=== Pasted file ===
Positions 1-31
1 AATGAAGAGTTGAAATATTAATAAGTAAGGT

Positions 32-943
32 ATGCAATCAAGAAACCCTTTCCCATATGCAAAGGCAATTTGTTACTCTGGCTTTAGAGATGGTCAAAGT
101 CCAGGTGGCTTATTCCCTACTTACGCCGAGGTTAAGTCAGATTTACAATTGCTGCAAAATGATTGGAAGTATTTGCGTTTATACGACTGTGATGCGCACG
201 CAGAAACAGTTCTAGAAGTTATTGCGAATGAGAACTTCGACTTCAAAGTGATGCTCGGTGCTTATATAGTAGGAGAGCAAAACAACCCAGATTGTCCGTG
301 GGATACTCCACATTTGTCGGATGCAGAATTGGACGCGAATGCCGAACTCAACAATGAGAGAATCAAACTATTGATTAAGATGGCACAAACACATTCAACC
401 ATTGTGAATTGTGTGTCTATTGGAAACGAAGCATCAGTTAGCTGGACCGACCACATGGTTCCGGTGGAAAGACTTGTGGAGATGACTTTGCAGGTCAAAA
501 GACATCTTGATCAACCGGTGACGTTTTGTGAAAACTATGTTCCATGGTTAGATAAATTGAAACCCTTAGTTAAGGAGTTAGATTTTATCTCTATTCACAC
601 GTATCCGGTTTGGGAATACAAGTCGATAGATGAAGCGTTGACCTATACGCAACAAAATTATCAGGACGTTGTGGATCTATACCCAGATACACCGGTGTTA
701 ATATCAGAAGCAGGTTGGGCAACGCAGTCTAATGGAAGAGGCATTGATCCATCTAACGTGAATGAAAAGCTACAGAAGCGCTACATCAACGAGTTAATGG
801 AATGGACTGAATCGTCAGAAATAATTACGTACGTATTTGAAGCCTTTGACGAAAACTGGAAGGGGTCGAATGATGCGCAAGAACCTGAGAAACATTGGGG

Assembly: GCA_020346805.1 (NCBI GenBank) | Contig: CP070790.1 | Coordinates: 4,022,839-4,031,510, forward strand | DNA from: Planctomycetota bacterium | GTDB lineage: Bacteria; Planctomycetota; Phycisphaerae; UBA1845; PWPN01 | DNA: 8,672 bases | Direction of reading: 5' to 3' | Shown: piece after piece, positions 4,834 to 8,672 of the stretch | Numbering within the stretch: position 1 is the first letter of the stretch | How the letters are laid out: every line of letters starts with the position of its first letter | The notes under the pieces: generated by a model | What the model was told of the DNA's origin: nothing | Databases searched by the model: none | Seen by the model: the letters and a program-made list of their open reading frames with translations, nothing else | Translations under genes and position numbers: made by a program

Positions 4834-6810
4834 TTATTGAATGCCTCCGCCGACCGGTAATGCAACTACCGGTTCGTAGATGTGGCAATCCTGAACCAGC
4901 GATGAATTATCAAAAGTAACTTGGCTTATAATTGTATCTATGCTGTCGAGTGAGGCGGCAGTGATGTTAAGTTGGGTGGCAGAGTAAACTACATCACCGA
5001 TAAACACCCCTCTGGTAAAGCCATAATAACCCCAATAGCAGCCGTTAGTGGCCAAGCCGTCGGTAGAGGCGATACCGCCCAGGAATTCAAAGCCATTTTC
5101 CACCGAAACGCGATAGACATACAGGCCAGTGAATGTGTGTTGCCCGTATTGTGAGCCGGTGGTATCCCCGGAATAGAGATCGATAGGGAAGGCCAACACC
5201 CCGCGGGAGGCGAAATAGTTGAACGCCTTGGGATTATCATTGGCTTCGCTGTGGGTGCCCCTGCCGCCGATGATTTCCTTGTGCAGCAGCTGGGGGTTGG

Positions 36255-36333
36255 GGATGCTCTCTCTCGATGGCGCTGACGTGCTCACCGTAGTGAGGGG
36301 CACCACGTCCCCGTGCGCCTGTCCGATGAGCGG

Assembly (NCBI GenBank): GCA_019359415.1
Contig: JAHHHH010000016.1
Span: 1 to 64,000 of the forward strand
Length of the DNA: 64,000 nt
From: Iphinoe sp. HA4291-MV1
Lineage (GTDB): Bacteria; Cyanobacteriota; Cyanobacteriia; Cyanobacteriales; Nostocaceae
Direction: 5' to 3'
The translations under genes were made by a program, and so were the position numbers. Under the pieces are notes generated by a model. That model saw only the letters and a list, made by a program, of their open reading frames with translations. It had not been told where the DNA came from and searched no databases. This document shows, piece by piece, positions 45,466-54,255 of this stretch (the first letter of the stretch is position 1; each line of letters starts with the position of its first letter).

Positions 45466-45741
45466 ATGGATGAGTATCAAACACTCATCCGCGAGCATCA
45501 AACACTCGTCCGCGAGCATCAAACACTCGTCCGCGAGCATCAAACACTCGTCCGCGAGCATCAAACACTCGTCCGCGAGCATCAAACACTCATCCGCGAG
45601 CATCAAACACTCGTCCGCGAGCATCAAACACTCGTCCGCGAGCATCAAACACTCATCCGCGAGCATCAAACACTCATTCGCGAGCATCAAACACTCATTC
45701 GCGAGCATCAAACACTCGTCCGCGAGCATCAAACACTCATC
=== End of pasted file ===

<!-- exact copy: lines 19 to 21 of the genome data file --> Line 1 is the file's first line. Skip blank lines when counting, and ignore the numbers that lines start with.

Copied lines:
5201 CCGCGGGAGGCGAAATAGTTGAACGCCTTGGGATTATCATTGGCTTCGCTGTGGGTGCCCCTGCCGCCGATGATTTCCTTGTGCAGCAGCTGGGGGTTGG

Positions 36255-36333
36255 GGATGCTCTCTCTCGATGGCGCTGACGTGCTCACCGTAGTGAGGGG